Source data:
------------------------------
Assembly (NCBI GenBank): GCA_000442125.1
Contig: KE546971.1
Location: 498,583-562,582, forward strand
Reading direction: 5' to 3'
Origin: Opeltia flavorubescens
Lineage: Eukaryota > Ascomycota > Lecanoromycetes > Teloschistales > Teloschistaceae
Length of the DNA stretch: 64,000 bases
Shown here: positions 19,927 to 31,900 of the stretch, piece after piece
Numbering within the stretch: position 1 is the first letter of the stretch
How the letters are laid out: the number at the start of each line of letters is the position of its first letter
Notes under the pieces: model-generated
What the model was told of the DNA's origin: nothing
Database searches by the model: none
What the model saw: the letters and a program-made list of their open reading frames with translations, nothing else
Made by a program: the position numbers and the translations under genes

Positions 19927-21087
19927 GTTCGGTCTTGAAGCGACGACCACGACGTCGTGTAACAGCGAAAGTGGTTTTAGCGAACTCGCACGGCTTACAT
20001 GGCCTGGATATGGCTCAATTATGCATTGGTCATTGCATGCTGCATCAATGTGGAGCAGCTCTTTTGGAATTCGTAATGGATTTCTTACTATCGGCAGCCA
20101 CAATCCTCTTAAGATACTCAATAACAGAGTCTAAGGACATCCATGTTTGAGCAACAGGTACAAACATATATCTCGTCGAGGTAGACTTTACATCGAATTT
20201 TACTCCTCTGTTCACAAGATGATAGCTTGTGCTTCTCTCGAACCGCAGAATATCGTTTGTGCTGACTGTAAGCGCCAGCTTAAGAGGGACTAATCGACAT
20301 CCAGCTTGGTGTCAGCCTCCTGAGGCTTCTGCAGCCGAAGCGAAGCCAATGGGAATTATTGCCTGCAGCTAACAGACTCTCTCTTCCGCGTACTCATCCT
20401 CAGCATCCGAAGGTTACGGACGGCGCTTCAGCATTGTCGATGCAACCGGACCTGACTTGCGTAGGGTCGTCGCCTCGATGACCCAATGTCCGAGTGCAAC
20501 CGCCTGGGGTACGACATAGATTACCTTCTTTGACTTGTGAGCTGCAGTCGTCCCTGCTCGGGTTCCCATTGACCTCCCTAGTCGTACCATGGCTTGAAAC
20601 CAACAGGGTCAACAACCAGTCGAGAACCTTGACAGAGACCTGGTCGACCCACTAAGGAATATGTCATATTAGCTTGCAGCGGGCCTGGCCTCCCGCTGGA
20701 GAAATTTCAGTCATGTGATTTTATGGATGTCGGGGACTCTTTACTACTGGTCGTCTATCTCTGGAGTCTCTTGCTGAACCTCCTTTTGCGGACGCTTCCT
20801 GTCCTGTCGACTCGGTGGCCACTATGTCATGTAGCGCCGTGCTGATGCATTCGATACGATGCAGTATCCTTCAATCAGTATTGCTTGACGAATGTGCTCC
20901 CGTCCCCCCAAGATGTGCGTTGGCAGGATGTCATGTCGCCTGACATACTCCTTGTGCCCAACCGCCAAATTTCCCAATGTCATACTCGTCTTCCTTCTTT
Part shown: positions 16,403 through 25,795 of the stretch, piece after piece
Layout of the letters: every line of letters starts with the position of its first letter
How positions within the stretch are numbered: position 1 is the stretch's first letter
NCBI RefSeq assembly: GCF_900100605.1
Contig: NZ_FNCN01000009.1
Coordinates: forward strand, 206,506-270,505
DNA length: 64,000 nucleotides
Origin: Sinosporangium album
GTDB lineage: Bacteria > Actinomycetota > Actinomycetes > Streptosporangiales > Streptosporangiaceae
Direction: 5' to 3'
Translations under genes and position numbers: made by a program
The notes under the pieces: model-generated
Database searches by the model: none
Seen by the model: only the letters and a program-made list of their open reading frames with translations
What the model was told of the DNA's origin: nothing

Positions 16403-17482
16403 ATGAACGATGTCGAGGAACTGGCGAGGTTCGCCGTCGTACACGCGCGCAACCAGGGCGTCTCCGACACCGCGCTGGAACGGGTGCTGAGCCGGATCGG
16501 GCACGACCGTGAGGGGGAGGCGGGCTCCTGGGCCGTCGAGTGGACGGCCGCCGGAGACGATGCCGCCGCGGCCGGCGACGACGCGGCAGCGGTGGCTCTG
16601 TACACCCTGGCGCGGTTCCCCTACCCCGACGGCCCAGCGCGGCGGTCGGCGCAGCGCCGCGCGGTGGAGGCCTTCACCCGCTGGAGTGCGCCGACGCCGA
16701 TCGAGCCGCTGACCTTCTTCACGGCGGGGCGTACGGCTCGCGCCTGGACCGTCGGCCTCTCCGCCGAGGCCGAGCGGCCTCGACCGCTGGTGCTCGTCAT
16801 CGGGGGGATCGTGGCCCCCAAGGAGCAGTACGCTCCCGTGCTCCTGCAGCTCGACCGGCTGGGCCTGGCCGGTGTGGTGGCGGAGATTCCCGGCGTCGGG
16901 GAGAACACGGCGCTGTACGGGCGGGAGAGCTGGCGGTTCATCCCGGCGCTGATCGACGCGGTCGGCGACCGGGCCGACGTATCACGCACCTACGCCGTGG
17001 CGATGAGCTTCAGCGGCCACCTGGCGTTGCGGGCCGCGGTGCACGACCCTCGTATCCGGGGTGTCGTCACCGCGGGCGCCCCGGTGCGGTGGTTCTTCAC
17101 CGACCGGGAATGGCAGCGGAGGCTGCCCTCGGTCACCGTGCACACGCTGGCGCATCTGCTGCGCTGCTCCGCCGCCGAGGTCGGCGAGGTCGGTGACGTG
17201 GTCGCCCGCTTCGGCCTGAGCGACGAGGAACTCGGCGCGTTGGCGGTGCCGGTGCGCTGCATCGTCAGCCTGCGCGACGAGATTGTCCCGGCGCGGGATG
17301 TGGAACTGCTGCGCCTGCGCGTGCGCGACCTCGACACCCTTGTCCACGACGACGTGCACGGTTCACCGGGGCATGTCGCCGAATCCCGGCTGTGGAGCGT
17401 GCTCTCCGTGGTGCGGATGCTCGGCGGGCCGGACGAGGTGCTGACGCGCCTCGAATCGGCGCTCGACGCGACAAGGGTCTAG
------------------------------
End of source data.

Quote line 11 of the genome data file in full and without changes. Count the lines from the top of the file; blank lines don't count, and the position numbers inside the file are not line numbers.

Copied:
Notes under the pieces: model-generated